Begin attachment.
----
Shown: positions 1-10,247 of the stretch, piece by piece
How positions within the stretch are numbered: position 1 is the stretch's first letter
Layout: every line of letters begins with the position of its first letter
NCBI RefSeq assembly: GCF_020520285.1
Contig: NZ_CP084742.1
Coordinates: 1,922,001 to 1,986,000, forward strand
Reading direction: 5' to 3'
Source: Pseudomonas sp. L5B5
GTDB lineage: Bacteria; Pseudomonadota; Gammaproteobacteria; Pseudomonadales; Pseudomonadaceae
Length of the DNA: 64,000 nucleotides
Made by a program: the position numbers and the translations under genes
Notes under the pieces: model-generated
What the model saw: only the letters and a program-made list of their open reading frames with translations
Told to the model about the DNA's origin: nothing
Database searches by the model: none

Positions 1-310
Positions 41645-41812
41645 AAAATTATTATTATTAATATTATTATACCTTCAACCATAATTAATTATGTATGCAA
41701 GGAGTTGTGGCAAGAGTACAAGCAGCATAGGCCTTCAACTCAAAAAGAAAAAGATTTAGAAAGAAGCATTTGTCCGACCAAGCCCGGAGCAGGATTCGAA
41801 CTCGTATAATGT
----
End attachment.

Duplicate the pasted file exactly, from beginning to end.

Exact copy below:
Shown: positions 1-10,247 of the stretch, piece by piece
How positions within the stretch are numbered: position 1 is the stretch's first letter
Layout: every line of letters begins with the position of its first letter
NCBI RefSeq assembly: GCF_020520285.1
Contig: NZ_CP084742.1
Coordinates: 1,922,001 to 1,986,000, forward strand
Reading direction: 5' to 3'
Source: Pseudomonas sp. L5B5
GTDB lineage: Bacteria; Pseudomonadota; Gammaproteobacteria; Pseudomonadales; Pseudomonadaceae
Length of the DNA: 64,000 nucleotides
Made by a program: the position numbers and the translations under genes
Notes under the pieces: model-generated
What the model saw: only the letters and a program-made list of their open reading frames with translations
Told to the model about the DNA's origin: nothing
Database searches by the model: none

Positions 1-310
Positions 41645-41812
41645 AAAATTATTATTATTAATATTATTATACCTTCAACCATAATTAATTATGTATGCAA
41701 GGAGTTGTGGCAAGAGTACAAGCAGCATAGGCCTTCAACTCAAAAAGAAAAAGATTTAGAAAGAAGCATTTGTCCGACCAAGCCCGGAGCAGGATTCGAA
41801 CTCGTATAATGT